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Franklin's brisket

Texas Monthly’s BBQ Festival in Austin last weekend was a huge hit. The Hatch was there to capture it all.


Franklin's brisket

Opies brisket

Justin Fourton of Dallas' Pecan Lodge

Justin Fourton of Dallas’ Pecan Lodge

Aaron Franklin is the Johnny Football of BBQ

Aaron Franklin is the Johnny Football of BBQ

The line on the left is for Pecan Lodge; the line on the right winds to Franklin BBQ

The line on the left is for Pecan Lodge; the line on the right winds to Franklin BBQ

Aaron Franklin carving brisket

Aaron Franklin carving brisket

The Long Center filled with BBQ fans

The Long Center in Austin filled with BBQ fans

Tootsie from Snow's BBQ

Tootsie is the pit master at Snow’s BBQ

Meat Coma affects everyone, even kids

Meat Coma affects everyone, even kids

Everyone of every age loves BBQ

More than 3,000 hungry patrons and 21 of the top barbecue joints in the Lone Star State converged at the Long Center in Austin this past Sunday for the Super Bowl of Texas BBQ – the 2013 Texas Monthly BBQ Festival.

The event, which spotlights the crème de la crème from Texas Monthly’s famed BBQ rankings, offered attendees the opportunity to sample some outstanding ‘cue in absolutely gorgeous weather. Some spent $150 to be among the first taste-testers; others arrived later at a much more value-conscious rate. Everyone left stuffed and one bite away from a meat coma.

The usual suspects were there for this fourth annual event – Austin’s Franklin Barbecue, Dallas’ Pecan Lodge and Lexington’s Snow’s BBQ – while others from as far away as Pecos and Rockport also doled out “boatloads” of savory samples. As different as their secret recipes are for brisket, all could agree that the Texas Monthly BBQ Fest is becoming increasingly popular with each passing year.

Other highlights at the event:

  • The two heavyweights in Texas BBQ – Franklin and Pecan Lodge – were next to one another, albeit separated by a walkway and two lines easily 100-deep of people waiting to sample their fares.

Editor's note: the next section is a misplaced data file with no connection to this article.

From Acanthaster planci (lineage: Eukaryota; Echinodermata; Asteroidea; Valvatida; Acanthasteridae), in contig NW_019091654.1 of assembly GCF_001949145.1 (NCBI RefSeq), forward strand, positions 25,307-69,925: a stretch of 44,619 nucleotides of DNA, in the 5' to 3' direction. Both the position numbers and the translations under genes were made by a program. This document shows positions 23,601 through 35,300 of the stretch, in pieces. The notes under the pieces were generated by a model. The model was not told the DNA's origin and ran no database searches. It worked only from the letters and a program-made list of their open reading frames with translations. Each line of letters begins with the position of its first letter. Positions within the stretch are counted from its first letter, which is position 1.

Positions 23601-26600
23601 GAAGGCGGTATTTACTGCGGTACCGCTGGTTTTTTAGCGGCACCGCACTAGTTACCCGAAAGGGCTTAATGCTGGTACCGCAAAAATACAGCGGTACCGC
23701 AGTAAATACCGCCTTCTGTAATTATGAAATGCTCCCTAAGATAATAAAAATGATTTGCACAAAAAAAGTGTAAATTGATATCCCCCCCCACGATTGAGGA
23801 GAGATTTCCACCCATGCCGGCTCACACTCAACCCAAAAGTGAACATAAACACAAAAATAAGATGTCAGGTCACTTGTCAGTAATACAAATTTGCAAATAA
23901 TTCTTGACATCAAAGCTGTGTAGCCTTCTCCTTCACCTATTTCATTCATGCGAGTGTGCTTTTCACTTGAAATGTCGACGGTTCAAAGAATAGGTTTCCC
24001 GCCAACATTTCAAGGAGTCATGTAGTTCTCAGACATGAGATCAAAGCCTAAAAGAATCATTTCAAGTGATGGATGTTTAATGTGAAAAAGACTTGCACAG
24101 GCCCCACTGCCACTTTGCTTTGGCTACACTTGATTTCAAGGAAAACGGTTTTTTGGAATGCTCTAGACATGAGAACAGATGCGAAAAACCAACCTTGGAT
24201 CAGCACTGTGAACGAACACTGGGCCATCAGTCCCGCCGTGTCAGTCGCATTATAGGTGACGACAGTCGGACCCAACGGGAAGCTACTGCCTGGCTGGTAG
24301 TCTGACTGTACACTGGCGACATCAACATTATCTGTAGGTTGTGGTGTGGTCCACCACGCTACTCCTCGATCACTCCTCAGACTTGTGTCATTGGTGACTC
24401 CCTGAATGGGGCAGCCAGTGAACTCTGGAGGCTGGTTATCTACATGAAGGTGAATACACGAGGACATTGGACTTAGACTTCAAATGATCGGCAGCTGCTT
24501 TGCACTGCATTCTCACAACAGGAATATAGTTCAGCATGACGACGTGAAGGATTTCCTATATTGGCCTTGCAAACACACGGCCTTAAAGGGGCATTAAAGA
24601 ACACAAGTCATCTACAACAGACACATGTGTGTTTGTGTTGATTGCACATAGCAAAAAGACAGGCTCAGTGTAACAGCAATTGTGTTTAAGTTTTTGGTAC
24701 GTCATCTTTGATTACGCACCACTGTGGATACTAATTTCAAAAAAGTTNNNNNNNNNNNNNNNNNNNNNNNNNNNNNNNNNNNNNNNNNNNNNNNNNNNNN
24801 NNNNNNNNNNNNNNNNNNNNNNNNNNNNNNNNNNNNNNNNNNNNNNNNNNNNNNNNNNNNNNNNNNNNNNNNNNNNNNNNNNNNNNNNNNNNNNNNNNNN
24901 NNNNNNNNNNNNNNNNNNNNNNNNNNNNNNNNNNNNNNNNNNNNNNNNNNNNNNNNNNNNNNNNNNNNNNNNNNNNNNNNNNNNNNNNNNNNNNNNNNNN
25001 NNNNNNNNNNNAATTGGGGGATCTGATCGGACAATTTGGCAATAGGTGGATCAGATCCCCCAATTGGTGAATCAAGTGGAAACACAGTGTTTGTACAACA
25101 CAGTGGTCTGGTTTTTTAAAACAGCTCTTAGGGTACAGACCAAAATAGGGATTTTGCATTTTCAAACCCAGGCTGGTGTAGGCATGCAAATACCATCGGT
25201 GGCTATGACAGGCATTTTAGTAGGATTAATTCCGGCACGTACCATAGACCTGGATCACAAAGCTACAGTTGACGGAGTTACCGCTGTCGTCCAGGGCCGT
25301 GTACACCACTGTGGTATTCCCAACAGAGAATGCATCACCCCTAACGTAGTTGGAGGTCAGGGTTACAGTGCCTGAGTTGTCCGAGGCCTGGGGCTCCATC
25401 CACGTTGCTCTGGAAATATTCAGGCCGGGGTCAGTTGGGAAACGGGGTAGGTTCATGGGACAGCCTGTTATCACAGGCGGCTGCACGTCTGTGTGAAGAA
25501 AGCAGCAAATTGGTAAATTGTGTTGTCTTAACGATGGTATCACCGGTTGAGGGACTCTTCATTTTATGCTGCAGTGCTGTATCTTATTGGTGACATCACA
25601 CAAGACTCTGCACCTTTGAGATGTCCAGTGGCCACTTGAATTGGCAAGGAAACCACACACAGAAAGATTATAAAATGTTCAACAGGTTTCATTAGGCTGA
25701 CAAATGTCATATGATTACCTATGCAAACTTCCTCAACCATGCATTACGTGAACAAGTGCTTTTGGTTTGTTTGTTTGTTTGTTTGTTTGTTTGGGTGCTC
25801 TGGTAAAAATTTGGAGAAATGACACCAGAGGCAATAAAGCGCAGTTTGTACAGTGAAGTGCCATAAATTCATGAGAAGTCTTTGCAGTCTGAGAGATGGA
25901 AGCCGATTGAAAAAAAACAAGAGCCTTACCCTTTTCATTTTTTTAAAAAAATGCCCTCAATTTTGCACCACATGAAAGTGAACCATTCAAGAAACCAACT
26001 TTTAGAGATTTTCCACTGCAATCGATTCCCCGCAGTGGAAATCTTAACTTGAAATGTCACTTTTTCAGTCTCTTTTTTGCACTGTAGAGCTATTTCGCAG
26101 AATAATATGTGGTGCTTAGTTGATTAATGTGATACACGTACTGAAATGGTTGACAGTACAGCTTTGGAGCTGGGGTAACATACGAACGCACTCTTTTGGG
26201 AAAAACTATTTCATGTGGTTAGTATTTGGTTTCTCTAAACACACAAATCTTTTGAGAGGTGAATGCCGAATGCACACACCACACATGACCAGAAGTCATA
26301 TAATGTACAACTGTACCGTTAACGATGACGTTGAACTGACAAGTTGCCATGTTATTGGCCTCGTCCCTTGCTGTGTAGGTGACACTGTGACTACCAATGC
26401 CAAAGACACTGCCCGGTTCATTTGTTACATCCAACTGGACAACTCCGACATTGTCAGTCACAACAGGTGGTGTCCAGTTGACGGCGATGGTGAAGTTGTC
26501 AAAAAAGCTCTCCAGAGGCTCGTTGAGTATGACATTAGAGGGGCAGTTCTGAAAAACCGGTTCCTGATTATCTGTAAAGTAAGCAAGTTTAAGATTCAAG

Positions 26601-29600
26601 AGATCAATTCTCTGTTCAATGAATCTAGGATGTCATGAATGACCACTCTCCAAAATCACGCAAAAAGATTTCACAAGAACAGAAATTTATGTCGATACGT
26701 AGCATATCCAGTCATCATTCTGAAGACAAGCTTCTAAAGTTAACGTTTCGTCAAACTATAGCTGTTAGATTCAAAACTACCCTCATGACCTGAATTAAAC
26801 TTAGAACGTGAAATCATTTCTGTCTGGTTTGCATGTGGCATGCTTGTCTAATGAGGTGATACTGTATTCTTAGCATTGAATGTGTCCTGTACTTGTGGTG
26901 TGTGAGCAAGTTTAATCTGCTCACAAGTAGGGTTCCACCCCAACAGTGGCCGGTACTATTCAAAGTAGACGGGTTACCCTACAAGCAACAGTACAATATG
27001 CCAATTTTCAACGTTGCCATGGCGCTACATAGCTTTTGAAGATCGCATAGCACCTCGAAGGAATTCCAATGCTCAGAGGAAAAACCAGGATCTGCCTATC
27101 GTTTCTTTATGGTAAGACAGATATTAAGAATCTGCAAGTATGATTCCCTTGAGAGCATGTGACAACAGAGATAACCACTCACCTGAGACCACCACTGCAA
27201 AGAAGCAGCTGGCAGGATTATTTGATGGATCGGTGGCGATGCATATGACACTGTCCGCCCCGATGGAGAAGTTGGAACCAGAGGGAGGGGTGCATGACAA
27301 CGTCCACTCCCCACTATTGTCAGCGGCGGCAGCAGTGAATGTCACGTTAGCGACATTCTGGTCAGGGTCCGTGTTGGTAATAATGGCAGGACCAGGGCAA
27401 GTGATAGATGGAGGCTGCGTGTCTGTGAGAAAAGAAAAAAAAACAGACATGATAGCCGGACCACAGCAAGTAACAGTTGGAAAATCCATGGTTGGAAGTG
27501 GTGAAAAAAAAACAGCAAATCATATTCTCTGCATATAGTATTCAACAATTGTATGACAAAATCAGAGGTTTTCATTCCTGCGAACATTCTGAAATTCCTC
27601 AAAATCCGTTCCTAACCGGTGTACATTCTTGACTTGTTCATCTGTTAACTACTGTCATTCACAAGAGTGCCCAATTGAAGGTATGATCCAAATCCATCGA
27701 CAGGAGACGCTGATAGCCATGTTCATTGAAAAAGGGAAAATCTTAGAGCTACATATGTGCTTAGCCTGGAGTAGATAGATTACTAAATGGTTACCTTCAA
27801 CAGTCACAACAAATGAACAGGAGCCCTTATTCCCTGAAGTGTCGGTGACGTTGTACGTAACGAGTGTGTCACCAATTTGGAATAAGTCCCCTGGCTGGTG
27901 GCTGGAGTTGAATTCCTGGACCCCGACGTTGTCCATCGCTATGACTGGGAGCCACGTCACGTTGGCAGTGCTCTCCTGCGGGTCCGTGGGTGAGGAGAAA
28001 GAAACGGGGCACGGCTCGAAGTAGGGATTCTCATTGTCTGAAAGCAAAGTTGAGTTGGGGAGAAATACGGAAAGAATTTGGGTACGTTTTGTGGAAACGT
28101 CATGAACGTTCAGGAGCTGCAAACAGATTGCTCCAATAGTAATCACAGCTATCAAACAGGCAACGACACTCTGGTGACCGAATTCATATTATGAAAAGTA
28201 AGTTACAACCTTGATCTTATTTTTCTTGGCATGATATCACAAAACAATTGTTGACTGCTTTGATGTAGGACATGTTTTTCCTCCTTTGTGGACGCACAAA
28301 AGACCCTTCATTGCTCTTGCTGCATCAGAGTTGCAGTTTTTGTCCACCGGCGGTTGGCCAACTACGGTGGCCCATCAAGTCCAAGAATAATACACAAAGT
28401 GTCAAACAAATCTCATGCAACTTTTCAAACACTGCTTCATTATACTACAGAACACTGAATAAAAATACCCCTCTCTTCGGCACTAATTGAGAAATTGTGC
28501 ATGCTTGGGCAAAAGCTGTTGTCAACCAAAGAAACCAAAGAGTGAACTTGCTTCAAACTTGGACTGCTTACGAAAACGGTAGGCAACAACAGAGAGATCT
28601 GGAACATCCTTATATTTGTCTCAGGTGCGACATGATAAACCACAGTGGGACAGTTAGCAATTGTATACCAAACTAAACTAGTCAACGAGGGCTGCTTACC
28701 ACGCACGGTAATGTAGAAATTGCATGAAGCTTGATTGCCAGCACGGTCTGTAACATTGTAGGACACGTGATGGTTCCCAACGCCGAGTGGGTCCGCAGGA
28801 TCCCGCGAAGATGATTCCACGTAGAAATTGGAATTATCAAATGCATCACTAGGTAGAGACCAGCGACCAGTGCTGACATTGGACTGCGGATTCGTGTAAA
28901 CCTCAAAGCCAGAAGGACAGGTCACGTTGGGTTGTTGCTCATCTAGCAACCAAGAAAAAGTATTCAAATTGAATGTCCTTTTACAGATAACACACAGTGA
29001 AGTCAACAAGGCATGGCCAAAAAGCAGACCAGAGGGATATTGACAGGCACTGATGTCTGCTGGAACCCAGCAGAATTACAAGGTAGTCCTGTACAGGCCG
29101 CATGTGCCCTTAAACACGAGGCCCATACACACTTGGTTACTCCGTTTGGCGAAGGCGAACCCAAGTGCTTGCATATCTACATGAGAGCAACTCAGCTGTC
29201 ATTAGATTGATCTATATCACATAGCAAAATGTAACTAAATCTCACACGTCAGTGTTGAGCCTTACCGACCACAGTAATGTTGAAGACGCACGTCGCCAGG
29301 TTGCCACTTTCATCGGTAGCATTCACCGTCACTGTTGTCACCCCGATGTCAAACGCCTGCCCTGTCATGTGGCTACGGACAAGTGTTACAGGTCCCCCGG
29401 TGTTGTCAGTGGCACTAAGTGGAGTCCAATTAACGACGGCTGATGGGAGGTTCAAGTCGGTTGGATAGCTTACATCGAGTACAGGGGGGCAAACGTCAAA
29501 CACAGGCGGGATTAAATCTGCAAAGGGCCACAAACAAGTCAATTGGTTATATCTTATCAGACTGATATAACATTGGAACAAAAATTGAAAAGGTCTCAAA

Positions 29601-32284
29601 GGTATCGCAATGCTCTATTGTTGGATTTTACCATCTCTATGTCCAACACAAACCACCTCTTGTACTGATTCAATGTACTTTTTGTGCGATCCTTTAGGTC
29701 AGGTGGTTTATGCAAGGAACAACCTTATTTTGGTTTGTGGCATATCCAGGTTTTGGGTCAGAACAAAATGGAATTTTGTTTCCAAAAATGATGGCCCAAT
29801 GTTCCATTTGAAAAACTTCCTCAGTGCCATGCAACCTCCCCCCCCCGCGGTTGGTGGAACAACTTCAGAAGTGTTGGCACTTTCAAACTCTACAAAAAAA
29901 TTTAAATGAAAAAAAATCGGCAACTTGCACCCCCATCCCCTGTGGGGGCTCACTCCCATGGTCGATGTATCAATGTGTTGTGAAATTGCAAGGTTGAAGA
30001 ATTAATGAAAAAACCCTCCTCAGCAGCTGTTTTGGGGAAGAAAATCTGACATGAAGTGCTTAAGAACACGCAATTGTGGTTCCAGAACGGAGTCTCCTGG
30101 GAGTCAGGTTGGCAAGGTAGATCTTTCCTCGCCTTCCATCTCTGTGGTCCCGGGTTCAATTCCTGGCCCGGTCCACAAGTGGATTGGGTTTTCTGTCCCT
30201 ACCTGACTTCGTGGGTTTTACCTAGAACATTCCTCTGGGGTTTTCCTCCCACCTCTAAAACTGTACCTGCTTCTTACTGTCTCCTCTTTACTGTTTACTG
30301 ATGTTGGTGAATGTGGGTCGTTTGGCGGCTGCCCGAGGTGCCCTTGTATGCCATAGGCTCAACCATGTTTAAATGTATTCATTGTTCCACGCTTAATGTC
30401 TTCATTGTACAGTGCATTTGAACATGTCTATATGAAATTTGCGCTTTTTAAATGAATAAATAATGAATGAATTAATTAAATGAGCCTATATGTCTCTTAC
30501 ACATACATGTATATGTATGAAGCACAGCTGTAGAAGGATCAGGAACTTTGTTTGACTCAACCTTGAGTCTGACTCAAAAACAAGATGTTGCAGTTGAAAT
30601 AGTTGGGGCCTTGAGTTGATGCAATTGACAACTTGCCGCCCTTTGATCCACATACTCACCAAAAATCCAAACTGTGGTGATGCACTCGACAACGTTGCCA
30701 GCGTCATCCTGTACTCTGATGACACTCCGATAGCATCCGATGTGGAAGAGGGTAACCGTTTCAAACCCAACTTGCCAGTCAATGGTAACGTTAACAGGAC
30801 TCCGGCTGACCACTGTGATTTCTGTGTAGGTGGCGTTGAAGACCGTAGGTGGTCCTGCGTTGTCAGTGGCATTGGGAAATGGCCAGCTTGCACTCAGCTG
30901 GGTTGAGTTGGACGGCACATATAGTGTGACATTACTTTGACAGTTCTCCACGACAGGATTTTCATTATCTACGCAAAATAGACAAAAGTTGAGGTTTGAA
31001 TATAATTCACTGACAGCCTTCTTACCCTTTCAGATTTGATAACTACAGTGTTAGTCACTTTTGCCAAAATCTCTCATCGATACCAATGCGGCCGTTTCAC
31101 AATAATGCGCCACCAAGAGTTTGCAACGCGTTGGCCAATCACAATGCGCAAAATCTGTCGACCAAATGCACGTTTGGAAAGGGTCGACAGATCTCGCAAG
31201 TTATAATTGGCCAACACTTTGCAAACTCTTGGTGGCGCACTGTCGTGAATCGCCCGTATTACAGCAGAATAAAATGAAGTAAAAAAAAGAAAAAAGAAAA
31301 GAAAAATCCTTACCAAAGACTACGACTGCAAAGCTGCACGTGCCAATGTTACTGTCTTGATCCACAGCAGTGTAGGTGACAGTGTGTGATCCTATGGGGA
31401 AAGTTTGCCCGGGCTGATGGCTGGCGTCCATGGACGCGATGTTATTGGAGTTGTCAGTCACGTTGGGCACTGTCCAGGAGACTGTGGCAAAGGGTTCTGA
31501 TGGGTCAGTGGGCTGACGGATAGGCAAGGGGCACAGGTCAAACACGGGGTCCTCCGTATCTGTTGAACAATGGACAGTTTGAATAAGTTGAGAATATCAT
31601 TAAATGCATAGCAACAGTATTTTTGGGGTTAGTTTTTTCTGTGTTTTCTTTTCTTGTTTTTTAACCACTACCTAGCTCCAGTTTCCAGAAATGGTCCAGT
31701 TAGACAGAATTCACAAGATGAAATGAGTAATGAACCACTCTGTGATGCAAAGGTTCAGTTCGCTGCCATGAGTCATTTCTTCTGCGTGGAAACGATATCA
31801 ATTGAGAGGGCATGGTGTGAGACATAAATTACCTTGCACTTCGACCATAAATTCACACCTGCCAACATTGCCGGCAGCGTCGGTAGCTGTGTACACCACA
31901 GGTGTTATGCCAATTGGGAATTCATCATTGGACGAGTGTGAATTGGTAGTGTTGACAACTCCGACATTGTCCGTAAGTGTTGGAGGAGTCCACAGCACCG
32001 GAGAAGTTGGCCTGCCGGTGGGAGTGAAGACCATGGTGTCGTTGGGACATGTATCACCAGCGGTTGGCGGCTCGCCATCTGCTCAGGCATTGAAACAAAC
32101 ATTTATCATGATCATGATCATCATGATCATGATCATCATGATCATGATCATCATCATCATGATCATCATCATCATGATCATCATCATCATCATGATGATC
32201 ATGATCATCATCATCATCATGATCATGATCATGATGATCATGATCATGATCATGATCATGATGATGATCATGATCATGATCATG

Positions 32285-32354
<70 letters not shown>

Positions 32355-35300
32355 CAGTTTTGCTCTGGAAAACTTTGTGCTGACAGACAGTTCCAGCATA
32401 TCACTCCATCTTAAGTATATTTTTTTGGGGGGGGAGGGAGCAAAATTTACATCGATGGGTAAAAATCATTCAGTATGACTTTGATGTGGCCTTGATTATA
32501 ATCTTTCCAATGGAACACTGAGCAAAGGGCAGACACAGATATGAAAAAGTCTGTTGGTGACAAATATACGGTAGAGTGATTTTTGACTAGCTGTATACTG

• Pecan Lodge was the first shop to run out of barbecue, about two hours after the festival opened. Pitmaster Justin Fourton said they closed their Dallas location that Sunday of the festival, brought their largest mobile pit and came to Austin with 28 big briskets and 300 sausage links. “For the most part, [two hours after the gates open] seems to be the witching hour for us,” he said.
  • Nearly a hundred patrons lined up for Franklin Barbecue within minutes after the festival opened the gates, and the line never wilted … until three hours later when Pitmaster Aaron Franklin personally notified Mike and Julie Campbell of Schertz that they were the final samplers. And in those three hours, Franklin went through 1,600 lbs. of meat.
  • Houston, you’ve got a problem. The state’s largest city and its metropolitan area were noticeably absent from the event. No Gatlin’s, no Virgie’s, no Brooks’ Place … no idea why.
  • One that was worth getting seconds of their mouth-watering brisket and ribs was Stanley’s Famous Pit Barbecue out of Tyler. I’d say it’s worth the 90-minute drive east to the Rose Capital of the World.
  • Think the BBQ Fest is nothing more than a congregation of overweight men with stained shirts? Think again, many women were in attendance either with their men or with their gal pals. And these ladies know how to work it. Inside their purses were the usual standards – cell phone, makeup, wallet – and the unusual like loaves of bread and Styrofoam containers.

As for the vittles, Pecan Lodge scored a greasy thumbs-up for its juicy brisket and spicy sausage. Lockhart Smokehouse, which got off to a late start after a malfunction the previous night, proved that good things come to those who wait. Festival newcomer and McKinney-based Hutchins BBQ had a steady stream of samplers thanks to some superb brisket, ribs and sauce. Pitmaster Tim Hutchins was beaming the entire time, and said it was an honor being a part of the festival.

The seven Austin-area barbecue joints in attendance may have had the home-field advantage, but the Dallas area was well represented and the three area shops definitely held their own.

Barbecue connoisseurs and self-proclaimed pitmasters need to experience this event at least once and see how the professionals perfect their craft. Tickets to the 2014 Texas Monthly BBQ Fest should go on sale next summer, but be warned:  the event will sell out faster than the time it took Pecan Lodge to run out of meat.

We’ll announce the dates for next year’s Texas Monthly BBQ Festival in the spring.

Robert Rodriguez is the editor of AvidGolfer Magazine and a BBQ nut. He is a new contributor to the Hatch

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